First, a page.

PHILADELPHIA—Labor Day Weekend is around the corner and Transportation Security Administration (TSA) officers at Philadelphia International Airport who typically share their favorite travel tips with family and friends have compiled a short list of these tips that they also want to share with the public ahead of the holiday travel period.
“Our officers work with passengers every day and that has given them an insider’s view of what travelers can do to ensure a smooth security screening process,” says Gerardo Spero, TSA’s Federal Security Director for the airport. “Our officers are eager to share their observations with the public to help passengers transit through the checkpoint efficiently.”
“Additionally, TSA officers are so keenly attuned to security operations and the everyday ebb and flow at a security checkpoint that they have identified a few things that they never do when they are passengers,” Spero said.
Six tips that TSA officers share with family and close friends
- When purchasing a ticket online, enter your full name as it appears on your ID. Do not enter your nick-name, even if it’s what your besties use. The name on your boarding pass should match the name on your ID.
- Enroll in TSA PreCheck®. It is hands-down the best way to travel through a security checkpoint because you can leave on your shoes, belt and light outerwear jacket. It’s typically the lane with travelers who are most familiar with the screening process and so the lane moves quickly.
- Download the free myTSA app. The app has a handy “What can I bring?” feature that will let you know where to pack an item. It will let you know the estimated wait time at a checkpoint. It lets you know if there are flight delays at your airport; and it will let you know if the TSA PreCheck lane is open.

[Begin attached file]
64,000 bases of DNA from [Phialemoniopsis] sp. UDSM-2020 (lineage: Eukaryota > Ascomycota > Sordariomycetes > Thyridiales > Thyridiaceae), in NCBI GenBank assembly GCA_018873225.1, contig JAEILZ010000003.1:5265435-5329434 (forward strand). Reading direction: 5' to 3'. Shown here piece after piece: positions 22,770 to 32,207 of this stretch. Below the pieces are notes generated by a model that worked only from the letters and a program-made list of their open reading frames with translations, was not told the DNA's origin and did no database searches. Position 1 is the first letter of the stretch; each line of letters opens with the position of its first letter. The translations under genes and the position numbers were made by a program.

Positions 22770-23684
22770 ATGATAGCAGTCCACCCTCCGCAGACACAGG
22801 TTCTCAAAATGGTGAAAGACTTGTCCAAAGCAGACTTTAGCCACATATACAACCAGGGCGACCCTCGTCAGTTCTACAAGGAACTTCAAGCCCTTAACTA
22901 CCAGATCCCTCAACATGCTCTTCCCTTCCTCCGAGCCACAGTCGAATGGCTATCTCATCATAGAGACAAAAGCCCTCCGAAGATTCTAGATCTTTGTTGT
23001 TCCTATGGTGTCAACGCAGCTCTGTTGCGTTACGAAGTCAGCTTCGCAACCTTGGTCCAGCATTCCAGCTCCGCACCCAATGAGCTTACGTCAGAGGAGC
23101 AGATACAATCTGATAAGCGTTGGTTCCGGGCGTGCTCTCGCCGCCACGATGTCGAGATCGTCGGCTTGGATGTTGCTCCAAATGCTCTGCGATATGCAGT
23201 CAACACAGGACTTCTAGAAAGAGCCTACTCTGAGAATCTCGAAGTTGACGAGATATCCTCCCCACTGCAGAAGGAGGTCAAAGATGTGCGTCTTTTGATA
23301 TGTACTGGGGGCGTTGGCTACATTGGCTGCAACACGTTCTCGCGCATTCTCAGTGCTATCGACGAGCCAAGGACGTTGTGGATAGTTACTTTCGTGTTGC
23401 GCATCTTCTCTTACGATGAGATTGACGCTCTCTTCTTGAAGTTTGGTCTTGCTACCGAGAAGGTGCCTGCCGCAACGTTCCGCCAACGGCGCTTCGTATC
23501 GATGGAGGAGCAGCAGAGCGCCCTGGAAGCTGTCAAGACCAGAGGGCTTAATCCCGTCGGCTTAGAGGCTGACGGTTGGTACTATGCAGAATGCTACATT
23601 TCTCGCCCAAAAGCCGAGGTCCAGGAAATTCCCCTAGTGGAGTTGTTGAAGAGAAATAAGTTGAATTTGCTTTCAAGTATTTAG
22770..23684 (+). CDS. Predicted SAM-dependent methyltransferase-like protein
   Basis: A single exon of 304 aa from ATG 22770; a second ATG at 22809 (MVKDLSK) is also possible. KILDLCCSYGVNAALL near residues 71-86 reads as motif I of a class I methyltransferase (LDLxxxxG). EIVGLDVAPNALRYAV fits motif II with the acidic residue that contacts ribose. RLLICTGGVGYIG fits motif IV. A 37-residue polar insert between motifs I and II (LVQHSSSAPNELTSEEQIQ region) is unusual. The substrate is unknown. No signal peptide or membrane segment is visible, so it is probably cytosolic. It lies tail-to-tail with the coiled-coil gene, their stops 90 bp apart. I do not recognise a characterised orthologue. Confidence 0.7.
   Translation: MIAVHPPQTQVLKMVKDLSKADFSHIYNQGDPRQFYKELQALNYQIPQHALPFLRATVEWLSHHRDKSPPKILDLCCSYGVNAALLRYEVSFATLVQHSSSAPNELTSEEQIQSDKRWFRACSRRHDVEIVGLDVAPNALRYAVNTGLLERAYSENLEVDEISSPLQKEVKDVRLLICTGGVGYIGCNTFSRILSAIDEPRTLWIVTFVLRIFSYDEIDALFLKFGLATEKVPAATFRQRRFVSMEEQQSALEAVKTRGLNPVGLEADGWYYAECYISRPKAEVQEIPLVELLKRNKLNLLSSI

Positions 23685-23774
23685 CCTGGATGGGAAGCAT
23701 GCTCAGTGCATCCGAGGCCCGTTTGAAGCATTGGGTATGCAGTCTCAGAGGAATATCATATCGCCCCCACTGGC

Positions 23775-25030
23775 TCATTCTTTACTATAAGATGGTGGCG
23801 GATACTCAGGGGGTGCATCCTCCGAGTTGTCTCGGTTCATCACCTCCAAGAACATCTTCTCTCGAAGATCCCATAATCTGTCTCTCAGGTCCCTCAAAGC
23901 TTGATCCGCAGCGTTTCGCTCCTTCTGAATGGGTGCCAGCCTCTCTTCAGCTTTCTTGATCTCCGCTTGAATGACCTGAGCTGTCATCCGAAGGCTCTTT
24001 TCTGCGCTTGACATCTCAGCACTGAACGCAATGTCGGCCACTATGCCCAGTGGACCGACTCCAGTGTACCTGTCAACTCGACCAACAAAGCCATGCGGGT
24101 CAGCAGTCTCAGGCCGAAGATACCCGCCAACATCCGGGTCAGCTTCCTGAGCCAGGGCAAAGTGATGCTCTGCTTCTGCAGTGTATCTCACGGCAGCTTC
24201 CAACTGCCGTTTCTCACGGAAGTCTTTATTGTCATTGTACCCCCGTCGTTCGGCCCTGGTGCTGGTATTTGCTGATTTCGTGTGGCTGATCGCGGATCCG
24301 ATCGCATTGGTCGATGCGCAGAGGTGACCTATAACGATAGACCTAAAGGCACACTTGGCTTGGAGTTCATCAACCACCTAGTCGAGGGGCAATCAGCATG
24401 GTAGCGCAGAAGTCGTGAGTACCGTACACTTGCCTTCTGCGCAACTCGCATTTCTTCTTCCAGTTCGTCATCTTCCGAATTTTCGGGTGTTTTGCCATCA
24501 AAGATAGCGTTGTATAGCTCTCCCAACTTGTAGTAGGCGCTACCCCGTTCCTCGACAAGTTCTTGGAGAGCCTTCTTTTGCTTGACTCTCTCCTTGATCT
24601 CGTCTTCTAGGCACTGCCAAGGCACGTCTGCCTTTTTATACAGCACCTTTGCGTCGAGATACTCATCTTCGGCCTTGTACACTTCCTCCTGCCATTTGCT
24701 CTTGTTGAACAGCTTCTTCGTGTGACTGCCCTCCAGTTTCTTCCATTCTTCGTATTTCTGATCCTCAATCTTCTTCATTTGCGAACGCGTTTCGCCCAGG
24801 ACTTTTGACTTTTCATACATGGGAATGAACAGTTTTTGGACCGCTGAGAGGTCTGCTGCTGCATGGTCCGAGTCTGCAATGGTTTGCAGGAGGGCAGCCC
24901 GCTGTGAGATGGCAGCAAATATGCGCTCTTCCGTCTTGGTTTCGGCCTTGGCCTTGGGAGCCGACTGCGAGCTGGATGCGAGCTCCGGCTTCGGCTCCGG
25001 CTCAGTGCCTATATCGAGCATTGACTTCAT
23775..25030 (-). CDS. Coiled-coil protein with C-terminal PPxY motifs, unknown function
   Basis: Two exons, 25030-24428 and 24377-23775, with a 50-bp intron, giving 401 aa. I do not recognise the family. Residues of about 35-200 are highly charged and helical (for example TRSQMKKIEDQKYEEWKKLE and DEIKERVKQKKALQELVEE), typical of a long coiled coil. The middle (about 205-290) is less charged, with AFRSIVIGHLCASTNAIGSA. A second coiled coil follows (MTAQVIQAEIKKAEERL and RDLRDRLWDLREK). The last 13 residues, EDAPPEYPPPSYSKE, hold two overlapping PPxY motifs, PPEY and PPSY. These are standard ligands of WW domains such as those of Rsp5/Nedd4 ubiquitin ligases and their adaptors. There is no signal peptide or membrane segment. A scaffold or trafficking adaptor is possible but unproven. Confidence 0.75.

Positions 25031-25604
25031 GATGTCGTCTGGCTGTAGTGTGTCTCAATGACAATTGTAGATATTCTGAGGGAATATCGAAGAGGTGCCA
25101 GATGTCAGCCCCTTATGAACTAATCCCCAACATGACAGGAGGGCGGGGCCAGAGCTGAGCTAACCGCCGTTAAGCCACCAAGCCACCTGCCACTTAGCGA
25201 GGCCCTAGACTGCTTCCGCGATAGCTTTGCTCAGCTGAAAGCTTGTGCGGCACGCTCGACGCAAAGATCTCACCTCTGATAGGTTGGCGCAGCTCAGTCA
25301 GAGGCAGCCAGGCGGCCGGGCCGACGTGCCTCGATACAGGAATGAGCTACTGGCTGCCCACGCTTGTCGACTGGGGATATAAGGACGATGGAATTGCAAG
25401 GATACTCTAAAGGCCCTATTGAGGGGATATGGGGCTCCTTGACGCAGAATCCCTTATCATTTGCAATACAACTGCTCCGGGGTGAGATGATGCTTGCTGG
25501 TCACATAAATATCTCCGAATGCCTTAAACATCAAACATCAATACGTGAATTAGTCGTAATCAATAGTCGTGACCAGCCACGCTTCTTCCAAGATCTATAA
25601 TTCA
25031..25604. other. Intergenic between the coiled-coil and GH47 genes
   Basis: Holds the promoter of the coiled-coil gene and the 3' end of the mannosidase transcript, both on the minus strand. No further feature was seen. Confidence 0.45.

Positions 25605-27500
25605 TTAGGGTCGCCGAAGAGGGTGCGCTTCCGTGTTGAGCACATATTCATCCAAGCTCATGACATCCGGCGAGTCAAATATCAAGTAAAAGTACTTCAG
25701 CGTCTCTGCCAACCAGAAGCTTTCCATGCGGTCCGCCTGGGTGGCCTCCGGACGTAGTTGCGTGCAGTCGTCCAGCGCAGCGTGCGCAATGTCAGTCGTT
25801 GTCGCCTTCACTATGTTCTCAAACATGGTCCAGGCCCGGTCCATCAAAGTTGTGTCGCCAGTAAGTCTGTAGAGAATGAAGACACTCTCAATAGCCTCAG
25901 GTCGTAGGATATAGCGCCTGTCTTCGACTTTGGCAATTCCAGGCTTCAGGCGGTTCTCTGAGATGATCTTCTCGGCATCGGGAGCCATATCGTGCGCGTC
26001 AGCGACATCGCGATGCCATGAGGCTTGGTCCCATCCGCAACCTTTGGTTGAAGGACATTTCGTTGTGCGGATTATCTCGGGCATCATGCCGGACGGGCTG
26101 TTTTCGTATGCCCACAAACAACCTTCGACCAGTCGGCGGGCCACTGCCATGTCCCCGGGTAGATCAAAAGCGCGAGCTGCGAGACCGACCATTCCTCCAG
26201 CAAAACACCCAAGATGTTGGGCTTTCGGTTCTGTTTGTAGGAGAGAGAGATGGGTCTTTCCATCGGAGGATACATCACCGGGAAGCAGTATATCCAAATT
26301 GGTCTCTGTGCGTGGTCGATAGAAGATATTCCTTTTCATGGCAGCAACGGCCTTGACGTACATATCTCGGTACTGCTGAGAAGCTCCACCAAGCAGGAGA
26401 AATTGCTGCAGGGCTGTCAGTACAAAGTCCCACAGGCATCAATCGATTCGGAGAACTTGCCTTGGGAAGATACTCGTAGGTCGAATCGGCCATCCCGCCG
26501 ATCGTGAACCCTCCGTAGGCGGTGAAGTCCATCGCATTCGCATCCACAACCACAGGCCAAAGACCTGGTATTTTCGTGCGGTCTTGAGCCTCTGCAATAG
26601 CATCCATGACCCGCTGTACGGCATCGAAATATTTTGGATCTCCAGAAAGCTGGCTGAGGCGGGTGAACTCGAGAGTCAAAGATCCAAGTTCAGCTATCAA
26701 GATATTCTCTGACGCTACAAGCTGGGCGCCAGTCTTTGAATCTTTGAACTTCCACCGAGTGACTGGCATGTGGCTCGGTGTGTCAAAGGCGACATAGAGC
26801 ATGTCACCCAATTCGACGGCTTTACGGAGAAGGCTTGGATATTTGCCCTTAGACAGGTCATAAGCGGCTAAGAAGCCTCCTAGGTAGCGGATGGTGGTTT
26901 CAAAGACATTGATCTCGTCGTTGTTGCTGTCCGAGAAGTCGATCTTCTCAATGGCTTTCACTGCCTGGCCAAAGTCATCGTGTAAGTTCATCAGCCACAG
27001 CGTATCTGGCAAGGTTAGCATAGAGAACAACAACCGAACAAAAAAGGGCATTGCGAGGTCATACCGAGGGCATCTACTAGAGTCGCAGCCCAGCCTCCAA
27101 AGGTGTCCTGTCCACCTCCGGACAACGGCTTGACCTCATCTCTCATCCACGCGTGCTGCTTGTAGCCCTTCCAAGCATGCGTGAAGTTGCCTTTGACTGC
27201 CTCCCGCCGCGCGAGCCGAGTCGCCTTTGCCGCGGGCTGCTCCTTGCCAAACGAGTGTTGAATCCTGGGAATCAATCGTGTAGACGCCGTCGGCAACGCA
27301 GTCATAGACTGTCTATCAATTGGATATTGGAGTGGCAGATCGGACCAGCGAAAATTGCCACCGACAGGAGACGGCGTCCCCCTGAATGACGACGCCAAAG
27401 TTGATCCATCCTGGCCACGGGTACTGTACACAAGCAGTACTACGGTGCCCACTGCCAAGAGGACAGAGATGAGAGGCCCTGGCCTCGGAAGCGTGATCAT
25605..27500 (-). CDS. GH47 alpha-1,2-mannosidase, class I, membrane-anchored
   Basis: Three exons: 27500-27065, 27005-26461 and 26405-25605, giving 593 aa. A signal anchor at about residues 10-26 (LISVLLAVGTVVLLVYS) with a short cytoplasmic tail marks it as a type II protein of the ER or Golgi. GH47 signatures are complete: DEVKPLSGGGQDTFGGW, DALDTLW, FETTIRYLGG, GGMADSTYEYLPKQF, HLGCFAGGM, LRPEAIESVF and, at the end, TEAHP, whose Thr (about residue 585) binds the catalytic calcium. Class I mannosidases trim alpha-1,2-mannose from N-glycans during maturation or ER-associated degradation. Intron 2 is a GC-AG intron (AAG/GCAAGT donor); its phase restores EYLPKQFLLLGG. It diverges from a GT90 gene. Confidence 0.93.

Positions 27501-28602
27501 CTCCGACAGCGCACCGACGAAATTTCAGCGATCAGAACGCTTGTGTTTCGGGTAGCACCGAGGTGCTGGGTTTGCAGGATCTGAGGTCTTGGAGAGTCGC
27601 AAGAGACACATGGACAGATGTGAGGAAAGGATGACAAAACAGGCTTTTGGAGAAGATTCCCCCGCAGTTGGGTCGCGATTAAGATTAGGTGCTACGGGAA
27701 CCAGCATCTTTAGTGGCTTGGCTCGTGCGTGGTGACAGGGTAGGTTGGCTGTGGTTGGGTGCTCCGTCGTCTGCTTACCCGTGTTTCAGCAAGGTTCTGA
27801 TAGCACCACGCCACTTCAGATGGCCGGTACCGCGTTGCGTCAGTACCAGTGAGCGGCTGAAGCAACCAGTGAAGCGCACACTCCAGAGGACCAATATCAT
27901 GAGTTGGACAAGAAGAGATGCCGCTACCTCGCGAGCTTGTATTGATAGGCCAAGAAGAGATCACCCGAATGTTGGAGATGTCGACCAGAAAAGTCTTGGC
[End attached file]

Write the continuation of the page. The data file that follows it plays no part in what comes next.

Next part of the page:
- Wear shoes that are easy to remove and put back on. Shoes or that lace up your calf will slow you down. Slip-on shoes are best. And do yourself a favor, wear socks!
- If you find yourself in a checkpoint line, use that time wisely. Remove all items from your pockets and place them into your carry-on bag. Empty your pockets completely. That means everything, even non-metallic items from tissues to breath mints. This helps avoid pat-downs. We know that travelers don’t like to receive pat-downs. TSA officers aren’t too keen on needing to conduct pat-downs either.
- Place your mobile phone inside your carry-on bag at the checkpoint. Don’t put it in a bin where other people have placed their shoes. You don’t want to put your phone in a bin and then hold it up to your face. Yuck.
Six things TSA officers never do when they are flying
- Do not joke about having an explosive device or claim that you’ve got a bomb with you. The next thing you know, you’ll be having a very serious conversation with a local police officer and you may not make your flight.
- Never put your pet or child through the checkpoint X-ray unit. (Yes, it happens.) No need to expose them to X-rays.
- Never bring your firearm to a security checkpoint. If you want to travel with your gun, the proper way to pack it is unloaded inside a locked hard-sided case and declared at your airline counter for the gun case to be transported in the belly of the aircraft.
- Never use your mouth as an extra hand. Your ID is handled by others and goes into a credential reader along with thousands of other IDs. Then you put it into your mouth while you fidget with your phone? Gross.
- Never place small items directly onto the X-ray belt. Phones, keys, boarding passes and anything else that is small will likely fall between the conveyor belt’s rollers and can be difficult (or impossible) to retrieve. Instead, place these smaller items into a bowl, bin, or better yet—into your carry-on bag.
- Never bring a bottle of water to a security checkpoint, however you can bring an empty water bottle or reusable insulated container with you and then fill it up on the secure side of the checkpoint. It’s a great way to refill it with fresh water, help the environment and save a few bucks by not having to purchase it in the airport.
In addition, TSA officials always remind travelers that if they See Something, Say Something® to a TSA officer or any airport official.